Here’s the bottom line: No other commerce platform offers the same breadth of functionality, and Shopify has earned a leadership position in e-commerce and omnichannel commerce software. In turn, that success has attracted a partner ecosystem that is four times larger than its closest competitor, creating a network effect that further solidifies its market leadership.
To elaborate, Shopify has more developers and technology partners building products for its app store, which continuously extends the functionality of its platform. It also has more systems integrators and consulting partners selling its software. Both advantages ultimately bring more merchants to Shopify, which further incentivizes participation in its partner ecosystem, creating a virtuous cycle.
The upshot is that Shopify is ideally positioned to benefit as e-commerce becomes more prevalent across both retail and wholesale channels. To quantify that, retail e-commerce sales are forecast to increase by 8% annually through 2030, while wholesale e-commerce sales are projected to increase by 19% annually through 2031. That points to mid-teens or even high-teens sales growth through the end of the decade.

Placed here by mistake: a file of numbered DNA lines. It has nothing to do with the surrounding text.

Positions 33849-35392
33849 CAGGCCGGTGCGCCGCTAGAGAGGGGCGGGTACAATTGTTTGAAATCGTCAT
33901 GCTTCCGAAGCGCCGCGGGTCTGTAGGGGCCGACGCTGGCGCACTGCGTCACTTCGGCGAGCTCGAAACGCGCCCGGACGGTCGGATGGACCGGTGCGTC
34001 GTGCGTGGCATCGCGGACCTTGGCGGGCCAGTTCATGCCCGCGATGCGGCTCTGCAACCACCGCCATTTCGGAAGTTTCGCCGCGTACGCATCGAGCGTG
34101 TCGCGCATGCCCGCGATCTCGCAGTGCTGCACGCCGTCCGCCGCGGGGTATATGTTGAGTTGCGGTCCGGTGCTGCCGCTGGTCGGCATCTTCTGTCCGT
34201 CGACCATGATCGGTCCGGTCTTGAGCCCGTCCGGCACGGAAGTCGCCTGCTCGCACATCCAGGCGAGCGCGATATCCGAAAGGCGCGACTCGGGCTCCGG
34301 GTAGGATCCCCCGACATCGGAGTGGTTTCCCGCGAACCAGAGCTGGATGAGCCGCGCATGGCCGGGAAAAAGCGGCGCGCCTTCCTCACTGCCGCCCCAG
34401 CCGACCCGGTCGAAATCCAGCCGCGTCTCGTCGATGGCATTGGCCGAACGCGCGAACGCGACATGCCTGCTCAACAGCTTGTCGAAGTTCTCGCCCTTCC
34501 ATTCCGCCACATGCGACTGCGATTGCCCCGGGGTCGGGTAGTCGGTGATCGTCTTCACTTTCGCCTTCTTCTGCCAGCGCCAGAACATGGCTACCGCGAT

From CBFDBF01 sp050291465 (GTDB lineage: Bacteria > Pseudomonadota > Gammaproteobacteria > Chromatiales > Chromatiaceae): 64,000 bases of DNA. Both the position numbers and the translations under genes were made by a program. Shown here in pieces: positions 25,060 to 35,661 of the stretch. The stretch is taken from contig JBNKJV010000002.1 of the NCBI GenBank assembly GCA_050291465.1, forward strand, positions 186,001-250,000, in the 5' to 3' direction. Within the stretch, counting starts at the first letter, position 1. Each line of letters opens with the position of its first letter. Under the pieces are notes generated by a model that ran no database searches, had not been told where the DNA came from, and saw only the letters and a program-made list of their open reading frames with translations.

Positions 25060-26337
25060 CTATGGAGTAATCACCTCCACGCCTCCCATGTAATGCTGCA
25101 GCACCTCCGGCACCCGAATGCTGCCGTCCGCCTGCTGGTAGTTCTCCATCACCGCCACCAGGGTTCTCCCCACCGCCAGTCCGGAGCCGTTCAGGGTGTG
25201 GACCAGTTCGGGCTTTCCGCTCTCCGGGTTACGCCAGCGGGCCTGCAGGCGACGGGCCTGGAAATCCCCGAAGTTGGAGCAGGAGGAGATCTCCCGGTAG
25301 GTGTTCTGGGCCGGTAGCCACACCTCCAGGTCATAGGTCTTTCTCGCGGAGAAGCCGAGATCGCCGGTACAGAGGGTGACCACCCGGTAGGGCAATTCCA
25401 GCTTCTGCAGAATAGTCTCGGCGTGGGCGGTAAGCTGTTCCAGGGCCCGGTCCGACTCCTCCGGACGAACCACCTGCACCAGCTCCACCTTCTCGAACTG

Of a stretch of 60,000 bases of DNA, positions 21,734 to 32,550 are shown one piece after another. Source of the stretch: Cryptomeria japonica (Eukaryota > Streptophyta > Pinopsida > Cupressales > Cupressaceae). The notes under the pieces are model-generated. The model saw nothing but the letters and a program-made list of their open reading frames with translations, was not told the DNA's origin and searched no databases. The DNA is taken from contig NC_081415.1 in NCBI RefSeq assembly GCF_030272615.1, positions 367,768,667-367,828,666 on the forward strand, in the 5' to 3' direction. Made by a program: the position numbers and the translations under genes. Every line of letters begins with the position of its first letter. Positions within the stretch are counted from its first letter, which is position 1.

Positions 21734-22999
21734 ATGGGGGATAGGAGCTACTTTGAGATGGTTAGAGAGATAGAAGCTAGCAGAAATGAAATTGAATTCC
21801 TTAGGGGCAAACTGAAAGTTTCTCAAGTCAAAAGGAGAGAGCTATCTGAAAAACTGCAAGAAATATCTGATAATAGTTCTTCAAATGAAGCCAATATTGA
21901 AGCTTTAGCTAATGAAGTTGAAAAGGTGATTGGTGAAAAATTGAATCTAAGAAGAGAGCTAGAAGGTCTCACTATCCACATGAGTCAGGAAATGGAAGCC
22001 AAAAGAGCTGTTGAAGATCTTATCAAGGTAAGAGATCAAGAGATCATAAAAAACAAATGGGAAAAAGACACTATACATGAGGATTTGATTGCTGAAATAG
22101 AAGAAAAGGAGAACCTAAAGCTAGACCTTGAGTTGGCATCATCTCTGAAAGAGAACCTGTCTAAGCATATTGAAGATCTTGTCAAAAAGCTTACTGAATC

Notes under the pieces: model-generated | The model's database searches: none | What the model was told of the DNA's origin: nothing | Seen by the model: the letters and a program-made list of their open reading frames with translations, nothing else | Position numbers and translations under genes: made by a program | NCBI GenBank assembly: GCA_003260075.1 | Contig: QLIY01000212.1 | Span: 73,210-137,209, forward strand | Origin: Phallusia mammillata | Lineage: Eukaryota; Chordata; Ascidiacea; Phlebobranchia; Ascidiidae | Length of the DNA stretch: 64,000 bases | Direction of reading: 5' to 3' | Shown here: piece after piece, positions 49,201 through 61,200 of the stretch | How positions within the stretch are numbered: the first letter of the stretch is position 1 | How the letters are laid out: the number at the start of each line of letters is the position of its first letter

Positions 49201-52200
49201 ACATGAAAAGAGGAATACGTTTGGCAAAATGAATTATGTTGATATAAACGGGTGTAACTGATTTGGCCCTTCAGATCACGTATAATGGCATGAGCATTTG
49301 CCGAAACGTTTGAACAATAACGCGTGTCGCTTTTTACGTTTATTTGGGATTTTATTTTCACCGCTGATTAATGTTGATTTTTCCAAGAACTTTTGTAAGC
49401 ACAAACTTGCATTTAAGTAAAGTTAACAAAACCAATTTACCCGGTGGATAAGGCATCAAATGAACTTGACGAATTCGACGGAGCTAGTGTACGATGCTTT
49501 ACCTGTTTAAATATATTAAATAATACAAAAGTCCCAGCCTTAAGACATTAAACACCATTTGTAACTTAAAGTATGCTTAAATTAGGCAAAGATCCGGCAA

Given that growth trajectory, Shopify’s current valuation of 13.9 times sales seems reasonable, especially when the three-year average is 23.7 times sales. Patient investors willing to hold the stock for five years should feel confident buying a small position today. That is true regardless of what the S&P 500 does over the next 12 months.
John Mackey, former CEO of Whole Foods Market, an Amazon subsidiary, is a member of The Motley Fool’s board of directors. Suzanne Frey, an executive at Alphabet, is a member of The Motley Fool’s board of directors. Trevor Jennewine has positions in Amazon, Arista Networks, Nvidia, Shopify, Tesla, and The Trade Desk. The Motley Fool has positions in and recommends Alphabet, Amazon, Apple, Arista Networks, Monster Beverage, Nvidia, Palo Alto Networks, Shopify, Tesla, and The Trade Desk. The Motley Fool recommends DexCom. The Motley Fool has a disclosure policy.